Playboy Wipes Out in Surfer Girl Search

Don’t expect local female surfers to jump on their boards for Playboy.
Playboy magazine plans a “surfer girl next door” issue next year, and in August issued an appeal for women to submit their portfolios.

“You don’t have to be a ranked pro, but Playboy’s looking for gorgeous women who know their way around a wave,” read the solicitation. “If you know a tanker from a twinzer and can tell a macker from a point break, you’re halfway there! No grommets, gremmies or posers, please!”

Bill White, director of studio operations at Playboy’s West Coast headquarters, said the magazine wants “more natural” girls.

“We are looking for the surfer girl next door,” insisted White.

As of Friday, no women from Santa Cruz County had responded to Playboy.

Local female surfers say they aren’t surprised.

“The whole Playboy thing gives people an unrealistic view of women,” said Liz Hess, an international surfing champ who can be found ripping her shortboard at the Hook in Pleasure Point. She’s also the founder and designer of Blu Emursion, a line of surf clothing.

“It portrays women as non-realistic visions,” Hess said.

Kim Hart, a local swim instructor and longtime body boarder, agrees.

Female surfers already face the challenge of being taken as seriously on the waves as their male counterparts, said Hart, and society’s tendency to turn female surfers into sexual objects makes it harder for women to go pro.

“The sport is just starting to come up for women,” Hart said. “You are fighting an uphill battle where ground is still being broken, so you have to work harder than a man.”

The few marketing sponsorships available to women often require, or at least prefer, that women pose in their swimsuits – images that don’t demonstrate their surfing skills. Hart said many of her friends decided not to go pro when they encountered this roadblock.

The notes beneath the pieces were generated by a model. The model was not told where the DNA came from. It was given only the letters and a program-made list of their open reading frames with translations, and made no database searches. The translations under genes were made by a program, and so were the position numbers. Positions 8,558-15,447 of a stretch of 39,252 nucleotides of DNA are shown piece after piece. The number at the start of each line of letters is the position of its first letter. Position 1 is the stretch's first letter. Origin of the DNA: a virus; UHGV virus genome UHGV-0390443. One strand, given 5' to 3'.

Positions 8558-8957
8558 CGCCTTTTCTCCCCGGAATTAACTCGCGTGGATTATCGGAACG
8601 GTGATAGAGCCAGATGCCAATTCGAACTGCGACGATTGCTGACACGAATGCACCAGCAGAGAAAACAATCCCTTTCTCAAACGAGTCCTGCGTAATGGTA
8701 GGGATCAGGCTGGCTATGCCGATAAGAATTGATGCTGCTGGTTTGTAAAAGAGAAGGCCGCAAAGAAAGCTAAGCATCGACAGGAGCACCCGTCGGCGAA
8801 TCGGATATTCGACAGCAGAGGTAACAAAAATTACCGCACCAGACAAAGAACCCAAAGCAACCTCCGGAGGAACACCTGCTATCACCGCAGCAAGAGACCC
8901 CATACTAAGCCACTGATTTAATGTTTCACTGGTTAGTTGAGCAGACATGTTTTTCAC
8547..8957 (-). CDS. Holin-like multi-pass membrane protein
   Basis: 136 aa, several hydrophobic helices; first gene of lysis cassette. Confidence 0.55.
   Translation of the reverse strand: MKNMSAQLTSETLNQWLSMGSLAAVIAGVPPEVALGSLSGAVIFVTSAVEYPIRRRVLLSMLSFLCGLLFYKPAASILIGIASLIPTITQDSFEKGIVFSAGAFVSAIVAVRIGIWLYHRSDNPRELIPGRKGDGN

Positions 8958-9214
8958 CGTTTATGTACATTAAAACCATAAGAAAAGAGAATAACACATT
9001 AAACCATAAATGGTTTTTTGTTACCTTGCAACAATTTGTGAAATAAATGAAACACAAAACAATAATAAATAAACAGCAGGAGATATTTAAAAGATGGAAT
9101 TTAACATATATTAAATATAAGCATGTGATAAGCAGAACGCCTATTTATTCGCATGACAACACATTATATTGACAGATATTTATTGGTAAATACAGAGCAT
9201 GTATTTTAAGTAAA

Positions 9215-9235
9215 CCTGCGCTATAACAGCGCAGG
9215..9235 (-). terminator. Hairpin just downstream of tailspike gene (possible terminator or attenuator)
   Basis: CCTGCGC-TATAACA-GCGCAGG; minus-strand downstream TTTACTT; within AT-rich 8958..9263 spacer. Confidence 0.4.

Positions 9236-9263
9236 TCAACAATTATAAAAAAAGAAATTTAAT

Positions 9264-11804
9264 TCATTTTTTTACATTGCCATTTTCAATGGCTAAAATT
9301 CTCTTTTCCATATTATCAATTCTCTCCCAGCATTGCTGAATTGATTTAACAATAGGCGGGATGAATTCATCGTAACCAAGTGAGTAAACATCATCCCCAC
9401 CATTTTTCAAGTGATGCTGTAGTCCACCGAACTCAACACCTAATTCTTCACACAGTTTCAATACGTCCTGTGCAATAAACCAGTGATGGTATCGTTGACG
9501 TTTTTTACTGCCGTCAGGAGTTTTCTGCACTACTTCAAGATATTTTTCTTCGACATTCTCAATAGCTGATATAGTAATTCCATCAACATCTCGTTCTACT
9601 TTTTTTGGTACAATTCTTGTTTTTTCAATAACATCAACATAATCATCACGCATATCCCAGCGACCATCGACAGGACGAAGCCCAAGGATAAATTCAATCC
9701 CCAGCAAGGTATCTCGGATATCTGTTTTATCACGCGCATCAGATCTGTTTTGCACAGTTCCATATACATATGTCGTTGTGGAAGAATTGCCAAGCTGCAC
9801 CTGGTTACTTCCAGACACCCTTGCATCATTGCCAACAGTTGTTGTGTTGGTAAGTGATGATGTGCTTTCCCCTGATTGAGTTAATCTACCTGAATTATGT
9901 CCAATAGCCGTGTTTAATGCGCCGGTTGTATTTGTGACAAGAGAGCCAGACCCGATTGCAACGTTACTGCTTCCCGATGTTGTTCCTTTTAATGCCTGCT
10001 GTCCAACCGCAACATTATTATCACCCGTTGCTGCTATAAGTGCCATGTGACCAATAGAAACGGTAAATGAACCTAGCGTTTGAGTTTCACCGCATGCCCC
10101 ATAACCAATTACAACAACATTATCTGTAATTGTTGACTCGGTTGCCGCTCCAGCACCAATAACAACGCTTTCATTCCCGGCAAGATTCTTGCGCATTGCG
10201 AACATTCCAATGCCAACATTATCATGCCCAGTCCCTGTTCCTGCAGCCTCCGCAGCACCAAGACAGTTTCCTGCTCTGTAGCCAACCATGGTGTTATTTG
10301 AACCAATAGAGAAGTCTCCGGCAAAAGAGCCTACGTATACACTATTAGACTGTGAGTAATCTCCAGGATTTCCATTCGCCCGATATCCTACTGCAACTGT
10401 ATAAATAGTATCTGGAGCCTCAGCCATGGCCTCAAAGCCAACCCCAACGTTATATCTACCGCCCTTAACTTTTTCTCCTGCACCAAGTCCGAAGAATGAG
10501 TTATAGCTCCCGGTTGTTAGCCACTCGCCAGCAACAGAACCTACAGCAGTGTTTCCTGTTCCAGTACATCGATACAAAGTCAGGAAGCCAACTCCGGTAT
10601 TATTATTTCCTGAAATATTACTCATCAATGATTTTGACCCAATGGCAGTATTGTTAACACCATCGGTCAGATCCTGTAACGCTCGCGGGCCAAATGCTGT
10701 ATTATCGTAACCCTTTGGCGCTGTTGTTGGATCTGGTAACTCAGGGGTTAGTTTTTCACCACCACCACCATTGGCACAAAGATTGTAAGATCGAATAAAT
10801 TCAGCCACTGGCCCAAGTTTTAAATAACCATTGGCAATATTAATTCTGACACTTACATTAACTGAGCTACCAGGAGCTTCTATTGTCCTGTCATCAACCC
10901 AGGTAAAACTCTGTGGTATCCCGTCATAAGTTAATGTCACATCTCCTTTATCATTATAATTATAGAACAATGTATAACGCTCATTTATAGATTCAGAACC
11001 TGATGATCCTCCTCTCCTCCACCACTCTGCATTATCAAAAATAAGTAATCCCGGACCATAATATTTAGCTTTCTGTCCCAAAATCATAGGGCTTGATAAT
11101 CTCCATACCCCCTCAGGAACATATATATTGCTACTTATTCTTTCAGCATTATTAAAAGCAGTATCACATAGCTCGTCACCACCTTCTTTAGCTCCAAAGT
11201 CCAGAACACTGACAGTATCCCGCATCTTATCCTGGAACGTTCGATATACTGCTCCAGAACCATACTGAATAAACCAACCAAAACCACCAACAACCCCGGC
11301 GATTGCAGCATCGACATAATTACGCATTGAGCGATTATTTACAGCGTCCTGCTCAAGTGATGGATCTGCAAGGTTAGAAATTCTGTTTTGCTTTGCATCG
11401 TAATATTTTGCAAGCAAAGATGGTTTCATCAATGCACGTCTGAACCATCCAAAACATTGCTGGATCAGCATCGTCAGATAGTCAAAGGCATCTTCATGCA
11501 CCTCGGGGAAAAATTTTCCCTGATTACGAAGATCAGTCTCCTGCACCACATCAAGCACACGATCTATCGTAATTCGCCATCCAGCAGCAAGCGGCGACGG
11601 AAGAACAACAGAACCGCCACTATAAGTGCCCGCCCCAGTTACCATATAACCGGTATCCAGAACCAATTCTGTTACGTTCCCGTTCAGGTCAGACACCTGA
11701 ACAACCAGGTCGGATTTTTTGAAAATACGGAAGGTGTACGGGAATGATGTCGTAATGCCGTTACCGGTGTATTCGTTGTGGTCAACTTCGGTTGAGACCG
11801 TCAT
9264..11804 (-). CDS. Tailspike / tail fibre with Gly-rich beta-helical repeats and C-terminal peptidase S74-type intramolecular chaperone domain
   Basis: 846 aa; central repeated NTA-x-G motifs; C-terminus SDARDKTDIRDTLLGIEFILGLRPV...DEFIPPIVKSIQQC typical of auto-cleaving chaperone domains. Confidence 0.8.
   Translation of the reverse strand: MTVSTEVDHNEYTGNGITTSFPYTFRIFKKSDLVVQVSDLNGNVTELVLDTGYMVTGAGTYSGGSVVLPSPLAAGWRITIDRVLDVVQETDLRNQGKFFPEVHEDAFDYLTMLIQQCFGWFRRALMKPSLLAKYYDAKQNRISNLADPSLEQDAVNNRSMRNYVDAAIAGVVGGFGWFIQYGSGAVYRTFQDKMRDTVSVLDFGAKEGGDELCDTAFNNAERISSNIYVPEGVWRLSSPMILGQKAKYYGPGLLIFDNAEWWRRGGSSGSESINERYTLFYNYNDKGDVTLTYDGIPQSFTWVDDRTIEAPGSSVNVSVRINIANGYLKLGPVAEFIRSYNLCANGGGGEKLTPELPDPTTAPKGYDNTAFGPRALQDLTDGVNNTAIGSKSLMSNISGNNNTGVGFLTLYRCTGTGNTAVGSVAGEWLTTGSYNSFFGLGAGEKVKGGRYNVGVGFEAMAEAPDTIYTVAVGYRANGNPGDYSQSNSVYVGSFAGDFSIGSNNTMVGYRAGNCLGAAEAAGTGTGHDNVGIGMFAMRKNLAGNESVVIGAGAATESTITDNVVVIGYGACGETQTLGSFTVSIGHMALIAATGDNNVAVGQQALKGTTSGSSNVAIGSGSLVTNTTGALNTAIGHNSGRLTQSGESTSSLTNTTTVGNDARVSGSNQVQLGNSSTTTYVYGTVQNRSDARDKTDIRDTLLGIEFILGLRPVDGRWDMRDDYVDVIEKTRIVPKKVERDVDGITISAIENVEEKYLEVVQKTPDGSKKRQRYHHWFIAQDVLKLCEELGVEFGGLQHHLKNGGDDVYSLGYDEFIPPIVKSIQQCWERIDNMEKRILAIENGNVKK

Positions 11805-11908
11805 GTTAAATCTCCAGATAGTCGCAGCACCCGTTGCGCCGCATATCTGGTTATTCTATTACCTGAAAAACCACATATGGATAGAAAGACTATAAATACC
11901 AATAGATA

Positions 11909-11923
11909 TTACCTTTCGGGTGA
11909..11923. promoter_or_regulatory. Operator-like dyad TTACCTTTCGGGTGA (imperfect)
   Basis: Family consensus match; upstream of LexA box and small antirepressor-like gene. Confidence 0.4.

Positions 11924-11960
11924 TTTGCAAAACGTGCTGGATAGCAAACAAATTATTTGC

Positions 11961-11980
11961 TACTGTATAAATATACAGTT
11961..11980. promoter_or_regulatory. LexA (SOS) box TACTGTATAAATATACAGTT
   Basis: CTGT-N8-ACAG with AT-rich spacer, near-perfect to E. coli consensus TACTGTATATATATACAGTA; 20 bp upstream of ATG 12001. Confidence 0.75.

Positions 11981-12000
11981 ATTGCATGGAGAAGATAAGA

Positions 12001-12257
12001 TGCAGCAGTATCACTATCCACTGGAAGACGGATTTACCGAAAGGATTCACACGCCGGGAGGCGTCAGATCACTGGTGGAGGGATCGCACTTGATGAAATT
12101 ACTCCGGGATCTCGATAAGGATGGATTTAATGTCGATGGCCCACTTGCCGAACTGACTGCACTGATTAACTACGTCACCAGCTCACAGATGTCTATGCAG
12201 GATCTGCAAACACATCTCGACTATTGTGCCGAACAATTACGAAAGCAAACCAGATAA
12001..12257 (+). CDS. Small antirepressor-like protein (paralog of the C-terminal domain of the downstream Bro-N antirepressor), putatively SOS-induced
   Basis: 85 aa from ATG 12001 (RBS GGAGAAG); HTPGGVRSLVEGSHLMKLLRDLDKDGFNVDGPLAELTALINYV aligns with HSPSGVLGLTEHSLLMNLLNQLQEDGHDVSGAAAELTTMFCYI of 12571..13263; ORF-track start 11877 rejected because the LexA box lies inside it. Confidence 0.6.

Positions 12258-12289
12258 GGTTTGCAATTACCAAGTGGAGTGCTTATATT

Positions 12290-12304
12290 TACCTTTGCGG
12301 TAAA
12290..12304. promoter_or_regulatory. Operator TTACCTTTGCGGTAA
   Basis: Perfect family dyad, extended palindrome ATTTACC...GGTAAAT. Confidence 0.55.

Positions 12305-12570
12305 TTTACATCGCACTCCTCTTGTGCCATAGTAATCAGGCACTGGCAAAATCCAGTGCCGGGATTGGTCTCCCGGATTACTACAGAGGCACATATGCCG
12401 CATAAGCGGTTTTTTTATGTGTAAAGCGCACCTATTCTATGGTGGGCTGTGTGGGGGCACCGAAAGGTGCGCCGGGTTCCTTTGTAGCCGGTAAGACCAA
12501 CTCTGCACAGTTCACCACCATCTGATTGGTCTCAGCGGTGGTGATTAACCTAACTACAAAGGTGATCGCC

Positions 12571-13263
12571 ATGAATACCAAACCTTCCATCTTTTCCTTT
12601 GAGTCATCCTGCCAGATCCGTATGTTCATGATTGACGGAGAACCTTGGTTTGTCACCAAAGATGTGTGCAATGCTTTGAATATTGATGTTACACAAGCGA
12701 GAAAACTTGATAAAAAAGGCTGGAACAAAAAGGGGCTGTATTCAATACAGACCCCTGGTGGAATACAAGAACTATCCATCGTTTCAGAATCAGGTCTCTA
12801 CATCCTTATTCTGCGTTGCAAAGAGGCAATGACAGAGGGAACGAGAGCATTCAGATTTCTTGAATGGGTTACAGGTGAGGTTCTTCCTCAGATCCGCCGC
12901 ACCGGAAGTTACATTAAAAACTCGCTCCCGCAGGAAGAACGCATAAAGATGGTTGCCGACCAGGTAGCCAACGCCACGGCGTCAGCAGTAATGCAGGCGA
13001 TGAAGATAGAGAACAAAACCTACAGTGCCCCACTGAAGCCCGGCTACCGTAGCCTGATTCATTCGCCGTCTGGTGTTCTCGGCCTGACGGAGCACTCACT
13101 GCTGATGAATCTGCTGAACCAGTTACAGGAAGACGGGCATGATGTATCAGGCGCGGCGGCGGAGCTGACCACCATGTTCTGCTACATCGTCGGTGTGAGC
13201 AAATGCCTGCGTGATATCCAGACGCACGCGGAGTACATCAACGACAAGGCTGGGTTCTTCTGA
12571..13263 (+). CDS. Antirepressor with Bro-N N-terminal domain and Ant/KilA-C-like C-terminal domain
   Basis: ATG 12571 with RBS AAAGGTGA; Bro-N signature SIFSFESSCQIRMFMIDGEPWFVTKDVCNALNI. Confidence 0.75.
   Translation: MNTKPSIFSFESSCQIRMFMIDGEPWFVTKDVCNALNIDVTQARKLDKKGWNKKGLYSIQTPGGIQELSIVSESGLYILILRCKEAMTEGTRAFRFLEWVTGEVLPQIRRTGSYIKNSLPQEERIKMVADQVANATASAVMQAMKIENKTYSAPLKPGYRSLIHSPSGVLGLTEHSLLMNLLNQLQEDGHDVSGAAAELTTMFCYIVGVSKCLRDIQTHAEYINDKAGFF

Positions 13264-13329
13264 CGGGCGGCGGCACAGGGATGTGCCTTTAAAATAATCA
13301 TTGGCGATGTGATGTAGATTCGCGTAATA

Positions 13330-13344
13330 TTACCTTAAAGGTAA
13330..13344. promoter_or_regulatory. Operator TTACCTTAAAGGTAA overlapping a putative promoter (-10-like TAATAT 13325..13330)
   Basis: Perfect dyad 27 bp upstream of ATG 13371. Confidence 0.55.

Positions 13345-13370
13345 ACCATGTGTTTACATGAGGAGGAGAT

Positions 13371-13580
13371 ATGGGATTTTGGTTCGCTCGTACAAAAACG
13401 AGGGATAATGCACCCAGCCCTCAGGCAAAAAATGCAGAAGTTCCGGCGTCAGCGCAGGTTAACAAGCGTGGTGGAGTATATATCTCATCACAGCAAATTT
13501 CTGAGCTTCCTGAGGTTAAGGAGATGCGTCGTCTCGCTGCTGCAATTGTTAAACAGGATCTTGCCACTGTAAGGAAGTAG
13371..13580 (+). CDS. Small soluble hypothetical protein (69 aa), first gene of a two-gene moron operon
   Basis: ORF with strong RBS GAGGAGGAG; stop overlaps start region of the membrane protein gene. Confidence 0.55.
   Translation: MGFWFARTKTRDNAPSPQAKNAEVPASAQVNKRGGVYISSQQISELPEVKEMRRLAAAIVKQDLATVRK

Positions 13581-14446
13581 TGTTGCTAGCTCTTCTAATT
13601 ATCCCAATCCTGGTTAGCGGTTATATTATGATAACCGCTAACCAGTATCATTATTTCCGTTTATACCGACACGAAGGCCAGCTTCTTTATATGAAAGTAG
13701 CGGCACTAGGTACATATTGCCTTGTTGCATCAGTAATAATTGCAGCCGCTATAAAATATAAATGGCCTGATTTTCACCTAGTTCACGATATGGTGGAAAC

“They didn’t want to have to commit to photo shoots they found degrading,” said Hart. “They wanted to be surfers, not swimsuit models.”

It’s a conflict male surfers don’t encounter, Hart said.

“If I saw Kelly Slater nude in some girlie magazine,” she said, “I’d think, ‘What is he doing?’ It’s taking the focus off his abilities and putting it on his body. And talent should be in the surfing, not in the looks.”

The female surfers issue might help women get more sponsorships, she said, but not for the right reasons. She worries that Playboy will attract sponsors who want to capitalize on “surfer girl” sexuality. Hart also believes that even if “real-looking” women are chosen, the issue’s focus will be on the women’s sexuality, not their athleticism.

Is the magazine committed to featuring a diverse group of women?

“Absolutely,” said White, “if they are perky or (have) athletic bodies. We try to accentuate the positives.”

But Ann Simonton, a former swimsuit model, isn’t buying Playboy’s definition of diversity. Simonton heads Media Watch, a Santa Cruz organization that focuses on challenging racism, sexism and violence in the media.

According to Simonton, Playboy gives lip service to diversity, confuses the term “woman” with the term “body” and offers an overly limited definition of “natural.”


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